Improving search tools for NIH grants will increase the transparency of US government–sponsored research and aid those seeking funding.
In 2010, 31 billion dollars of the US federal budget were allocated to the 25 Institutes constituting the US National Institutes of Health (NIH), an investment that the research community should exploit to its fullest, not just by applying for grants and learning from publications based on NIH funding but also by directly accessing information on funded research grants. The NIH are adding web tools that increase the accessibility of this information.
In 1972, the NIH launched the CRISP (computer retrieval of information on scientific projects) database, a manually annotated database with subject terms, similar to medical subject headings (MeSH) terms, assigned to each NIH award. It allowed searches of funded research projects, but a lot of staff were needed to maintain it, and results could not be ranked by significance.
In 2006, Congress passed the NIH Reform Act, which included a mandate that the NIH provide a better electronic system to search NIH research projects that applies a uniform process of accounting for NIH funding. CRISP was retired and replaced by the RePORTER database (research portfolio online reporting tools) in 2009.
In RePORTER, NIH replaced the annotated terms of CRISP with the research, condition and disease categorization (RCDC) system, a partially automated process that uses keywords chosen by NIH staff to determine the amount of funding for each of 229 categories at the end of each fiscal year. One-third of these 229 categories, which include research areas, diseases and conditions, are updated each year to ensure proper weightings of the terms.
Compared to CRISP, RePORTER provides better functionality, including links to various information associated with a grant, such as publications. It is a useful tool, but the limited set of RCDC categories used in searches make it still difficult to extract comprehensive and fine-grained information about funding trends and overlapping goals in the 25 different Institutes at NIH.
On May 2, 2011, RePORTER version 2.4 was released with a link to NIHMaps, a database that promises to provide just such detailed information. It uses two unsupervised machine-learning techniques: topic modeling to discover underlying categories in unstructured text, which are independent of RCDC categories, and a graph-based clustering method that groups grants based on similarity (see Correspondence on p 443; http://nihmaps.org/).
This database aims to address the needs of different user groups, from people involved in funding policy to individual investigators. Its goal is to retrieve grants related by topics, independent of preset categories. It shows, for example, how grants that have certain categories in common are distributed over various NIH Institutes, how closely they are related based on the frequency of category combined occurrence and how funding trends have changed between 2007 and today.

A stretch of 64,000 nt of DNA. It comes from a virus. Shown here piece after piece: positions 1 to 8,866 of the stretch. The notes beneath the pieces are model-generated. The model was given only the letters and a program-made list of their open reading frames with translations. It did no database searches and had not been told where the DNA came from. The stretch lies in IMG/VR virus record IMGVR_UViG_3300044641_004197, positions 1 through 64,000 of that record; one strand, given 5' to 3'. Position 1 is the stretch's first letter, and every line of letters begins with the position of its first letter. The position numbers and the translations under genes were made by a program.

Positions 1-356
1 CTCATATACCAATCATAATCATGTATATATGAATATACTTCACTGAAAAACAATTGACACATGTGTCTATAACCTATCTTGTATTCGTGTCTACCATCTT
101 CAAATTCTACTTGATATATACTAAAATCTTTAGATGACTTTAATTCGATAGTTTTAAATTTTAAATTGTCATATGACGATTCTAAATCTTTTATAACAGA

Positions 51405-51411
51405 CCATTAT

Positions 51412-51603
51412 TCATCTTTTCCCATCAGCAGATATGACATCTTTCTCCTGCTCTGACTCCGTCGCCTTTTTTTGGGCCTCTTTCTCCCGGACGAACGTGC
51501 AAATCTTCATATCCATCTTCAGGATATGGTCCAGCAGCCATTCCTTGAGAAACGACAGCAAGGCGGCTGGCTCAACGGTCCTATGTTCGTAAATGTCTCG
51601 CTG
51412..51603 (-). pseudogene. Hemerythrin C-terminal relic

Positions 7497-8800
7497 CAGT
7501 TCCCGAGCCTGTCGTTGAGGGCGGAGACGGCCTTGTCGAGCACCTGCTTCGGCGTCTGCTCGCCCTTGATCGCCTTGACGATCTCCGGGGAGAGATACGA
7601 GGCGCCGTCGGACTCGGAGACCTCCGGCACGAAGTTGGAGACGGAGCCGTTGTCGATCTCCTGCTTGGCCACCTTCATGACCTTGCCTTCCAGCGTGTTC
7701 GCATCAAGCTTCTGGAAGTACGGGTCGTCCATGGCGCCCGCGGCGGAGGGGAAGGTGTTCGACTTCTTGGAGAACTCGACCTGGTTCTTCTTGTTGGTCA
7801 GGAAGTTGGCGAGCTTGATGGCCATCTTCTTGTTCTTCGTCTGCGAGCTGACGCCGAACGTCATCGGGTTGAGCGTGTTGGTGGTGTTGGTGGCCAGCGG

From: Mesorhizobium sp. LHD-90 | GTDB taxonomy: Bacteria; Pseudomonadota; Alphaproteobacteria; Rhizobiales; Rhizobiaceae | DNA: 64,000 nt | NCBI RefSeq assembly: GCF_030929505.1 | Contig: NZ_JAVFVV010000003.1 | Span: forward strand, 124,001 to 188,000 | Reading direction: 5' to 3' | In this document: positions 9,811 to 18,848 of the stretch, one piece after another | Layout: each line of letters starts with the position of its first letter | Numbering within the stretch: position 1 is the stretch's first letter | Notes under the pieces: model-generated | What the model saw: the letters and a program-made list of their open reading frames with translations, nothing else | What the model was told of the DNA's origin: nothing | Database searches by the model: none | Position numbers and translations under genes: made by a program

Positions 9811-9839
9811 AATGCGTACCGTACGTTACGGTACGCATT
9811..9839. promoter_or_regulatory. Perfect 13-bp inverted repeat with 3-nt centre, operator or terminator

This database will allow researchers to more easily spot grants related to their interests and thus identify potential collaborators, or competitors, even though their grants may be funded by different Institutes. And a comprehensive understanding of which Institute is funding particular topics will help provide ideas of where to target a grant. This information also makes it easier to spot holes in a topic that could be filled with a new grant proposal.
Of course, these tools should only be helpful guidance to steer investigators to the appropriate place for their original ideas. We are not advocating a 'follow the money' mentality that induces researchers to gear their work toward a currently hot field and discourages unconventional thinking because no category exists for it.
The increased transparency could also be useful for people at the NIH who make funding decisions to ensure that there are no redundancies in grants and to identify areas in need of financial support.
The database is still in its experimental phase, and one can envision improvements, such as changing the currently static maps into dynamic ones that display the change of topics, and funding allocated to them, over time. It would also be intriguing to visualize the topics alongside demographic information, such as established versus new investigator, gender and geographic location.
A goal for the developers of NIHMaps is the incorporation of more funding agencies. A system that allows one to compare funding trends in different countries would be extremely useful to get a better sense of global expenditure of money and to identify topics that are underfunded.
NIHMaps uses only open-source published algorithms, and these could be applied to text-mining efforts by other organizations, such as journals or publication repositories to visualize publication trends over time or topic emphasis in a given journal. This would complement projects such as Map of Science (http://mapofscience.com/), which provides maps of research efforts in certain institutions or in a particular area of research but cannot be interactively queried.
NIHMaps will not have the details to satisfy everybody, but as a first of its kind it is a good start and community input from different users will improve its features. Try it yourself.